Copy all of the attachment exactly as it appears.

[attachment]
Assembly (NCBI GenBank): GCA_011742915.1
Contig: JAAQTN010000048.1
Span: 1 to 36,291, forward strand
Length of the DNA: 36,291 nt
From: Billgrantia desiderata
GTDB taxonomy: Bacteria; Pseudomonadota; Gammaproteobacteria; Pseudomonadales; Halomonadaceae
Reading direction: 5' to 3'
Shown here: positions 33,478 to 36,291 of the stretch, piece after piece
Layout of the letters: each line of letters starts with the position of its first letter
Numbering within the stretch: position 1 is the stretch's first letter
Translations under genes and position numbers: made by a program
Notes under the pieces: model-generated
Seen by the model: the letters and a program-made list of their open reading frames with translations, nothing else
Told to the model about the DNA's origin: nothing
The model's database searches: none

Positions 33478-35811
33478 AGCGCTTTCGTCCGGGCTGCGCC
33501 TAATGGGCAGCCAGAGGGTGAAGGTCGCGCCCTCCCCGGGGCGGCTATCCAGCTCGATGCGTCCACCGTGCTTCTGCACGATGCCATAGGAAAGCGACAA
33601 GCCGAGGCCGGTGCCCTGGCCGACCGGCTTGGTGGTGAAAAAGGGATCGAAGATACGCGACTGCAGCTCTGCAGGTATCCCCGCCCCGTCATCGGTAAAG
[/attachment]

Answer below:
Assembly (NCBI GenBank): GCA_011742915.1
Contig: JAAQTN010000048.1
Span: 1 to 36,291, forward strand
Length of the DNA: 36,291 nt
From: Billgrantia desiderata
GTDB taxonomy: Bacteria; Pseudomonadota; Gammaproteobacteria; Pseudomonadales; Halomonadaceae
Reading direction: 5' to 3'
Shown here: positions 33,478 to 36,291 of the stretch, piece after piece
Layout of the letters: each line of letters starts with the position of its first letter
Numbering within the stretch: position 1 is the stretch's first letter
Translations under genes and position numbers: made by a program
Notes under the pieces: model-generated
Seen by the model: the letters and a program-made list of their open reading frames with translations, nothing else
Told to the model about the DNA's origin: nothing
The model's database searches: none

Positions 33478-35811
33478 AGCGCTTTCGTCCGGGCTGCGCC
33501 TAATGGGCAGCCAGAGGGTGAAGGTCGCGCCCTCCCCGGGGCGGCTATCCAGCTCGATGCGTCCACCGTGCTTCTGCACGATGCCATAGGAAAGCGACAA
33601 GCCGAGGCCGGTGCCCTGGCCGACCGGCTTGGTGGTGAAAAAGGGATCGAAGATACGCGACTGCAGCTCTGCAGGTATCCCCGCCCCGTCATCGGTAAAG